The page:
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Home arrow Opinion arrow Money out of the Capitol

Money out of the Capitol

An attorney generals opinion earlier this year cleared the way for Oregon lawmakers to solicit and accept campaign contributions while the legislature is in session, ending a ban that had been in place since 1974.

Attorney General Hardy Myers found that, in light of past court decisions, the ban impinged upon the freedom of expression protected by the Constitution.

In lieu of a legal restriction, the League of Women Voters of Oregon, Common Cause of Oregon and the Money in Politics Research Action Project have sought lawmakers signatures on a pledge title Not While Doing the Peoples Business.

Signers agree not to raise funds during the session.

Elected officials are in Salem to do the peoples business, the pledge reads. Campaigning and collection of campaign contributions do not belong in the state Capitol during the legislative session. The legislative process must be open and accessible to all and occur without the influence of money.

Nearly two-thirds of state lawmakers have signed the pledge. Notably absent, however, are lawmakers from east of the Cascades, our own Senator Ted Ferrioli and Rep. Greg Smith included.

Sen. David Nelson, R-Pendleton, is the only lawmaker from Northeastern Oregon to sign the pledge.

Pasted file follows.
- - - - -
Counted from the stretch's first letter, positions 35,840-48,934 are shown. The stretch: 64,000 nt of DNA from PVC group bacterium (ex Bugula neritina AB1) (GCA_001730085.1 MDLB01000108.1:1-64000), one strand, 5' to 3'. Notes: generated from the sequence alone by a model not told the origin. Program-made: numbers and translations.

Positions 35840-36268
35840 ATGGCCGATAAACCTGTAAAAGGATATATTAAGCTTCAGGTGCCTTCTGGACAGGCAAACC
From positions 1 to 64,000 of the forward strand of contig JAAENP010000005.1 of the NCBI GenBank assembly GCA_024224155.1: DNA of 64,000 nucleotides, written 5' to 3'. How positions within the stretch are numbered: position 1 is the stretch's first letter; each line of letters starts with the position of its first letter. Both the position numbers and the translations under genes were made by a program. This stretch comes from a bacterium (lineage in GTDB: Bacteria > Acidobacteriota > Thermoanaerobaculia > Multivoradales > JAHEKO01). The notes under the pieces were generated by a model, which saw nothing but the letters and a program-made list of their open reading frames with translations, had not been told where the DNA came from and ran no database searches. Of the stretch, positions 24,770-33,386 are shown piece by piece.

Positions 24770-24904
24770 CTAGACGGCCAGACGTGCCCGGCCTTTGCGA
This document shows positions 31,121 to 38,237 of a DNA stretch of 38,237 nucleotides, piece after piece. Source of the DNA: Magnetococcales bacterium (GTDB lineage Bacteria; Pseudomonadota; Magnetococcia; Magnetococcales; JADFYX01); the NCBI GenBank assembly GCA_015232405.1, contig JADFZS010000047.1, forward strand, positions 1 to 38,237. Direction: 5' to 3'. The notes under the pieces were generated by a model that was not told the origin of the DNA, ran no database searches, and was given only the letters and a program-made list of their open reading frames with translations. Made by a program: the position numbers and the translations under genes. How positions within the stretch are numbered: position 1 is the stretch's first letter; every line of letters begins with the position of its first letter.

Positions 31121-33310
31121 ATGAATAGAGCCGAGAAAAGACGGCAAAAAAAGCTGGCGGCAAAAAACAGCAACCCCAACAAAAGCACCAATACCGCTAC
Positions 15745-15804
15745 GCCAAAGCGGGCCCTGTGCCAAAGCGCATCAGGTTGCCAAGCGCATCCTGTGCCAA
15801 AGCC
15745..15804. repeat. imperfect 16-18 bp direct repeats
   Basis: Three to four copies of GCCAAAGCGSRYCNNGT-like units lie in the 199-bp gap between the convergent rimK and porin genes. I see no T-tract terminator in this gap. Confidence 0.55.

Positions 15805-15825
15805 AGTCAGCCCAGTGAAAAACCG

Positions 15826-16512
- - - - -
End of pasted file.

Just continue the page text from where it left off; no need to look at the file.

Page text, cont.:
In his defense, Ferrioli cited other pledges he had declined to sign and was critical of the pledge concept.

I didnt sign the pledge for Taxpayers United and I didnt sign the no fund-raising during session pledge for the same reason: These are gimmicks intended to get publicity for interest groups, he said.

Rep. Ben Westlund, R-Tumalo, defended the non-signers.

There isnt one legislator in this building who is going to take contributions during the seession, he said. It seems to me that this is a solution in search of a problem.

Perhaps. But in a political day and age where the citizens who fuel campaign finance reform efforts view the current system as thinly-veiled bribery, it would behoove lawmakers to make every effort to reassure voters that money or the promise of money wont enter into decision making at the Capitol during session.

Certainly, Ferrioli and Smith are free not to sign this pledge.

And voters are free to hold them to the same high standard as if they had.

That means no solicit or accepting campaign funds during the session.

Because if it cant be the law in Oregon, then for the sake of our public trust in lawmakers it must at the very least be the spirit.

 
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